NHMLA visitors will discover the West Coast's pivotal role in both the American traditional style of tattooing and in tattoo today, and see the contributions of dozens of L.A. artists—past and present. There are “flash” sheets (designs printed on paper or cardboard, and often hung in tattoo shops) featuring work from legendary tattooists Sailor Jerry and Bob Shaw, who expanded the color palette of traditional style through their proprietary ink formulas. Visitors will see flash by Southern California native Freddy Negrete, whose tattoos contributed to a revolution in three-dimensional shading.

The exhibition highlights the dynamic work and importance of female tattooists. A video of Jesse Knight—an Englishwoman trained to tattoo by her father and famous for her freehand ability (tattooing without pre-drawn designs)—is a part of the content. There is also work from Southern California’s Nell Bowen and Dainty Dottie—and a newly-commissioned silicone arm form tattooed by Kari Barba, a pioneering tattooist and the owner of Outer Limits Tattoo and Museum in Long Beach (the site of the longest running tattoo studio in the United States).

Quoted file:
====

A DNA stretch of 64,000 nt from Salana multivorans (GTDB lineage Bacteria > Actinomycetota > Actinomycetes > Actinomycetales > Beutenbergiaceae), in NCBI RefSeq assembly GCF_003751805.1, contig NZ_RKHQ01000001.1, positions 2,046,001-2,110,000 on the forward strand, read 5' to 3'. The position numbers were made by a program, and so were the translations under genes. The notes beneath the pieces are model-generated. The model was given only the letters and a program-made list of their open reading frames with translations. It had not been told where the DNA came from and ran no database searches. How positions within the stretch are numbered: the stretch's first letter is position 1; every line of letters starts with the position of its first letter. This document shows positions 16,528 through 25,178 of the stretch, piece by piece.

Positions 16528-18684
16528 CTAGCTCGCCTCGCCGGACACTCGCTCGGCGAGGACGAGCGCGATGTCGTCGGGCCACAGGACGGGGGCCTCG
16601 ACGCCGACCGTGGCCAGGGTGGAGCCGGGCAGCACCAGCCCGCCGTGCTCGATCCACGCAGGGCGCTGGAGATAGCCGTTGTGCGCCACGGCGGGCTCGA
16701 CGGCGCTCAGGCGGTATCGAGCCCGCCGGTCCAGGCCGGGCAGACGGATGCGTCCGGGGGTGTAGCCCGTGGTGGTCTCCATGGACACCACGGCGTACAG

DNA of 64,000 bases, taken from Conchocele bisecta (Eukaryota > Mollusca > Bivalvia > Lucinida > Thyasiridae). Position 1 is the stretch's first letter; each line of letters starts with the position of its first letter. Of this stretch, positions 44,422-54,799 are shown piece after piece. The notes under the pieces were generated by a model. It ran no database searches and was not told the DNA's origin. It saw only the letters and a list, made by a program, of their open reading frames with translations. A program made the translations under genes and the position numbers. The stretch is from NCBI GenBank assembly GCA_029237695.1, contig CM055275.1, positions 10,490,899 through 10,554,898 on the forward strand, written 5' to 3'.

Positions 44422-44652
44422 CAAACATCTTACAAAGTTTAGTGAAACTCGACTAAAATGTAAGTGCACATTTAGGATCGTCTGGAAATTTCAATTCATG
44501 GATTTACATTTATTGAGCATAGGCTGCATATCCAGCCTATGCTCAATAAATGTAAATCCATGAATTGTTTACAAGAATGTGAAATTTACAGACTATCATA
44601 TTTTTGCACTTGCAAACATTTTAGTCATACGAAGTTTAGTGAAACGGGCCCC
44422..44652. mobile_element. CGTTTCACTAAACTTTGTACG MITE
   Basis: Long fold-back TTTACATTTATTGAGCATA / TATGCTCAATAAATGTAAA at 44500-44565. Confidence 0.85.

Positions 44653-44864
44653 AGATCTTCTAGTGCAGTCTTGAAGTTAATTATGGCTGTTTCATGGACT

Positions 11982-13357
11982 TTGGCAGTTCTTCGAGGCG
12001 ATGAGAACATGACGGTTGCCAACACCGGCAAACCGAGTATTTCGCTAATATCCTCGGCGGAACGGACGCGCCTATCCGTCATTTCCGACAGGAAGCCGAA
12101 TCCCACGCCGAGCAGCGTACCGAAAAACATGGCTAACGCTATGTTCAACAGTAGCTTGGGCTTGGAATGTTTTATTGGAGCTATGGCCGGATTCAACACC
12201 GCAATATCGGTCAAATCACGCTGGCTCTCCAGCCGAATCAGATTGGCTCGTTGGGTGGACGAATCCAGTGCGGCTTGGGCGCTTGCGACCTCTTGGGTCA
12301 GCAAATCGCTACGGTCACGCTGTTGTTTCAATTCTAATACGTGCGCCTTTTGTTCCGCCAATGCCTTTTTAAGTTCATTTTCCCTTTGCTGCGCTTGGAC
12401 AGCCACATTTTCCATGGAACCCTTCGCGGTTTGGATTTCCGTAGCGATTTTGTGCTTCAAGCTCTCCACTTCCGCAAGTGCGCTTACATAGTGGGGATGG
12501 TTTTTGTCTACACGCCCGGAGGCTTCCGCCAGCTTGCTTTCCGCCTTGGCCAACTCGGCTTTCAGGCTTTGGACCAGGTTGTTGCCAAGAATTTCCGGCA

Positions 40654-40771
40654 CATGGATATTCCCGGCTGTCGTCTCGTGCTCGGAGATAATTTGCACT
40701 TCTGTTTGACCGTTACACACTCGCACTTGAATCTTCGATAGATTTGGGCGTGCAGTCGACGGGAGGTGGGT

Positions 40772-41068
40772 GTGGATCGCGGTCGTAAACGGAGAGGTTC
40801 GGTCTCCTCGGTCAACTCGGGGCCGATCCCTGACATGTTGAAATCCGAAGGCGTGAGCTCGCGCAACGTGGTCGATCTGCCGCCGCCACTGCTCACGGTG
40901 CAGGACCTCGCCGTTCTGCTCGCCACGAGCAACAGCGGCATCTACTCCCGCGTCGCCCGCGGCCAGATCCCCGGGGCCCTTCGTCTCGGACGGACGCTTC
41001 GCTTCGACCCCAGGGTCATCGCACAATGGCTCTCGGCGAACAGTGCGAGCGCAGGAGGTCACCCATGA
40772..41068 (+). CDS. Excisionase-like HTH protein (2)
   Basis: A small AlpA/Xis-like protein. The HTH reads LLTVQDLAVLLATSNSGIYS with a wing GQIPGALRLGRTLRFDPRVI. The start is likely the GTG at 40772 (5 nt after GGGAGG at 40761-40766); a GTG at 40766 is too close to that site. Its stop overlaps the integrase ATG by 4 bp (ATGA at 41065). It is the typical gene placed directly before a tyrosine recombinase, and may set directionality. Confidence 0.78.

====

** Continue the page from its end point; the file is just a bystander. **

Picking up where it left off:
NHMLA’s presentation of the exhibition features an original two-part video installation on tattoo in Los Angeles. The first, on the history of tattoo at the Long Beach Pike, details the unprecedented quality and quantity of the traditional-style tattooists who congregated at the Pike in the early and mid-1900s. During that period, Long Beach boasted the largest concentration of tattoo parlors in the U.S., including Bert Grimm’s World Famous Tattoo, which was home to some of the most influential artists in the 20th century. The video also feature interviews with living artists Barba, Rick Walters, and Mark Mahoney—all of whom also worked, or work, at the Pike—providing a continuum in the Southern Californian tattoo narrative.